Solomon is above all things a philosopher. It is true that he was used as God’s instrument to administer justice (in history he lands as a pretty just, peaceful ruler), but he also is a supreme example of a life philosopher – who eventually runs amuck.
He is the ultimate conundrum of spiritually and carnality. His personal greatness is overshadowed by his inability to “practice what he preached.”
Solomon teaches us about the emptiness of having, doing, and being, and of the meaningless futility of life apart from God.
Sit back and savor the words of this sage, and reflect upon a life well-lived – and completely squandered. His life has put me on notice about never giving up on my daily reliance upon God. And to live “circumspectly.”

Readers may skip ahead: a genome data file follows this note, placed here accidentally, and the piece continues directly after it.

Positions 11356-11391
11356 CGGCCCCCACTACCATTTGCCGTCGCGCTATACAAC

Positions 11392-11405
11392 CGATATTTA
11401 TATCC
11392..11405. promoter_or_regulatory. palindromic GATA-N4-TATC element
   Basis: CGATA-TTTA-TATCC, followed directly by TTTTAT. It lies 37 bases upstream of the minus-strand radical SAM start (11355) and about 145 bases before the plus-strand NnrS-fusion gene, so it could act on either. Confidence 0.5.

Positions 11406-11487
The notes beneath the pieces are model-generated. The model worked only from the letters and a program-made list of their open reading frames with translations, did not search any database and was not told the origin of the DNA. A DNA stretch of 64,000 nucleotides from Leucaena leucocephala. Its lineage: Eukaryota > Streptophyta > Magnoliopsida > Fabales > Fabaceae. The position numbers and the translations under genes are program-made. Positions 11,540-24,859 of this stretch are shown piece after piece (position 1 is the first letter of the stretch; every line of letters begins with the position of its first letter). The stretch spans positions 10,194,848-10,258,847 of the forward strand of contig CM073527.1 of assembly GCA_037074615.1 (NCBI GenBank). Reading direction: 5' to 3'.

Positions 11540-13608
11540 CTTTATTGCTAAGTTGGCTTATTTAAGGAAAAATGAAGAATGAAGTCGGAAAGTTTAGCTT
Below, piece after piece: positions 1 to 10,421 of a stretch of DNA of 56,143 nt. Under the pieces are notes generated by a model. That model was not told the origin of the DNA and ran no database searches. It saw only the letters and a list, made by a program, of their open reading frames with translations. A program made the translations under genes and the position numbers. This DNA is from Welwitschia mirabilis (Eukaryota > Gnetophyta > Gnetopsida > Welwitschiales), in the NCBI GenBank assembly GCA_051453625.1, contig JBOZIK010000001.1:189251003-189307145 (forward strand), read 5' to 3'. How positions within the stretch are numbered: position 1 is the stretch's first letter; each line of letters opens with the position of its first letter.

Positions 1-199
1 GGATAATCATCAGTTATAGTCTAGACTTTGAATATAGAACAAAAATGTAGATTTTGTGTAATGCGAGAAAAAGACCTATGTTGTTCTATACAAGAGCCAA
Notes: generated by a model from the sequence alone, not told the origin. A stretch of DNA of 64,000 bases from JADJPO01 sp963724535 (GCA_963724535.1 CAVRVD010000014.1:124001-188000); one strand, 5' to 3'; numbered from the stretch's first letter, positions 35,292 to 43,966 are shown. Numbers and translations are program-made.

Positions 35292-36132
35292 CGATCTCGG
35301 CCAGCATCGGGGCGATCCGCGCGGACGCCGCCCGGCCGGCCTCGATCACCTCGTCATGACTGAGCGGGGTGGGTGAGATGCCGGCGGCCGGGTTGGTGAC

“The words of wise men are like goads, and masters of these collections are like well-driven nails; they are given by one Shepherd. But beyond this, my son, be warned: the writing of many books is endless, and excessive devotion to books is wearying to the body.
The conclusion, when all has been heard, is: fear God and keep His commandments, because this applies to every person. For God will bring every act to judgment, everything which is hidden, whether it is good or evil.” – Ecclesiastes 12:11-14
Song of Solomon helps us to contemplate the relationship and contrast between human love and love for God (8 chapters).